LAWFUEL – Law News Release Service – R. Alexander Acosta, United States Attorney for the Southern District of Florida, Brian J. Wimpling, Special Agent in Charge, Internal Revenue Service, Criminal Investigation Division, (IRS-CI), Miami Field Office, and Mark R. Troutville, Special Agent in Charge, Drug Enforcement Administration (DEAD), Miami Field Office, announced the sentencings of Madjied Ali Samsoedien, a/k/a “Jerry,” Nancy Karrsenhout, and Angel Soler, following their convictions for conspiring to launder drug proceeds. United States District Judge Cecilia M. Altonaga sentenced the three defendants following sentencing hearings that started on September 13, 2006, and concluded with Soler’s sentencing earlier today. Samsoedien, 44, and Karrsenhout, 34, are both citizens of Suriname. Soler, 43, is a United States citizen, who resides in Miami.
Specifically, Judge Altonaga sentenced Samsoedien to a 210-month term of imprisonment, a two-year term of supervised release, and forfeiture of $1,333,000 in United States currency. Soler was sentenced to a 101-month term of imprisonment, a three-year term of supervised release, and forfeiture of $800,000 in United States currency. Karrsenhout was sentenced to an 80-month term of imprisonment, a two-year term of supervised release, and forfeiture of $560,000 in United States currency. The sentencings followed a four-week trial before Judge Altonaga that concluded on June 2, 2006.
The defendants’ convictions arose out of their involvement in a multi-year scheme to launder the proceeds of a large-scale Ecstasy trafficking scheme that involved the organized smuggling of several million Ecstasy tablets from Suriname and Holland into South Florida from the late 1990s through mid-2001. The Ecstasy trafficking scheme resulted in a series of prosecutions starting in late June 2001 in an Organized Crime Drug Enforcement Task Force (“OCDEFT”) investigation known as Operation Purple Haze. In a two-year period from mid-2001 through mid-2003, Operation Purple Haze yielded over 20 convictions for Ecstasy trafficking offenses. This prosecution of Samsoedien, Karrsenhout, and Soler stemmed from a separate OCDEFT investigation known as Operation Endurance II in which Samsoedien and Soler were designated as OCDEFT Regional Priority Organization Targets.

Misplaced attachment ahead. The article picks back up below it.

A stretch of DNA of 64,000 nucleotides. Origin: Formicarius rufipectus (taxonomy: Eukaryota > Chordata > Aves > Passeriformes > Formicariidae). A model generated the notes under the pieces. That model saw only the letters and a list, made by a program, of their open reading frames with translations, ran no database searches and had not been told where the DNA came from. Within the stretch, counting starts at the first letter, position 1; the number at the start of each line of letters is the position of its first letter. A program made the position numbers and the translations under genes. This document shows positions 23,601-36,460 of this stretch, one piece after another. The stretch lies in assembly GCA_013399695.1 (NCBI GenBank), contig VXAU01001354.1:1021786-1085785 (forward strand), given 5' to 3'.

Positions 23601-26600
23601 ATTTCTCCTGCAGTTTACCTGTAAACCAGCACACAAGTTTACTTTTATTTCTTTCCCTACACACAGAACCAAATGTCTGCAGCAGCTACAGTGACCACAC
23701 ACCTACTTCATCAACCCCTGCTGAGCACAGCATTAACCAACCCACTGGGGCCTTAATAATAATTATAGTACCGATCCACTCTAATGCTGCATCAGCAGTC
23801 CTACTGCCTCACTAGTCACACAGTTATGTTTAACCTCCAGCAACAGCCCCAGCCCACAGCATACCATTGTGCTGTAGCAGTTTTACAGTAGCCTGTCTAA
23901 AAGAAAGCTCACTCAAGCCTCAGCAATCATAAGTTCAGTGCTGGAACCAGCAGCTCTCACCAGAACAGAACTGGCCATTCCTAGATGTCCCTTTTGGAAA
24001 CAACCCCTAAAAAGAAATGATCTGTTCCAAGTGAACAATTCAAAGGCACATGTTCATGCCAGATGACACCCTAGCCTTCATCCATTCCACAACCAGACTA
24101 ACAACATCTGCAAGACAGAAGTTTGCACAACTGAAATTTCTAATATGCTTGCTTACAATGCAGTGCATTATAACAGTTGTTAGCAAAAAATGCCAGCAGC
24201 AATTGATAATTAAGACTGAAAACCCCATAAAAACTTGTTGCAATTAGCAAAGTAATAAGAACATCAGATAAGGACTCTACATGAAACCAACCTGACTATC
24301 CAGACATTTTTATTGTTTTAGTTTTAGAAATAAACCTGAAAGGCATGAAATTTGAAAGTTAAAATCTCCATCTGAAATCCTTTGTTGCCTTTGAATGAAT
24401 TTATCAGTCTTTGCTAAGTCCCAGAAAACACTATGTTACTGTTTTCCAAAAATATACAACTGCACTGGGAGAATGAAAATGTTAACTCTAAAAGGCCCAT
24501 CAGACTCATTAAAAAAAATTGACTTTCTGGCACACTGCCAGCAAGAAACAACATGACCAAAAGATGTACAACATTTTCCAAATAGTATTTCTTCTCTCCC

Starting in 1998, sources of Ecstasy from Suriname began smuggling increasing amounts of Ecstasy into South Florida through couriers traveling into Miami International Airport. At trial, the evidence showed that Samsoedien, Karrsenhout, and Soler executed an intricate scheme to launder proceeds of Ecstasy tablets sold in various locations in South Florida in order to repay the sources of supply in Suriname. The evidence established that Samsoedien and Karrsenhout, who are married, used Liberty Imports, an import-export company, to launder the proceeds of Ecstasy sales. Acting at Samsoedien’s direction, Ecstasy traffickers would deliver cash drug proceeds to various individuals in Miami, including defendant Soler. Rather than smuggle the cash to Suriname, purchasers working for Liberty Imports would use the cash drug proceeds generated in Miami to purchase goods on behalf of Liberty Imports for export to Suriname and resale to Samsoedien’s and Karrsenhout’s customers in Suriname.
Samsoedien and Karrsenhout would use revenues generated by Liberty Imports through the goods purchased with drug proceeds to repay sources of supply in Suriname. They also would use these revenues to obtain additional items for resale. Between mid-2000 and mid-2002, Karrsenhout and Samsoedien wire transferred over $2 million generated by their drug-tainted business activities into an account maintained by Soler in Miami under the name A and L Export-Import. Soler would dispense the funds at Samsoedien’s and Karrsenhout’s direction. From November 2000 through June 2002, Soler issued $777,000 in checks to be cashed by a Liberty purchaser. The Liberty purchaser then would use the cash to buy more goods to export to Suriname for resale by Samsoedien and Karrsenhout. All of the checks were purposely structured in amounts of $10,000 or less, so as to prevent the generation by the banks of Currency Transaction Reports, which are reports that banks are legally required to submit to the government for transactions involving cash in excess of $10,000.
Mr. Acosta stated: “Federal law enforcement is committed to vigorously rooting out all offenders, both nationally and internationally, who infect the stream of commerce with fruits of drug trafficking. The sentences in this case illustrate that those who assist drug traffickers by laundering their proceeds will pay a steep price, both with their liberty and their property.” Mr. Acosta commended the investigative efforts of the IRS and the DEA. The case was prosecuted by Assistant U.S. Attorney Michael Davis.
A copy of this press release may be found on the website of the United States Attorney’s Office for the Southern District of Florida at www.usdoj.gov/usao/fls . Related court documents and information may be found on the website of the District Court for the Southern District of Florida at http://www.flsd.uscourts.gov/ or on http://pacer.flsd.uscourts.gov/ .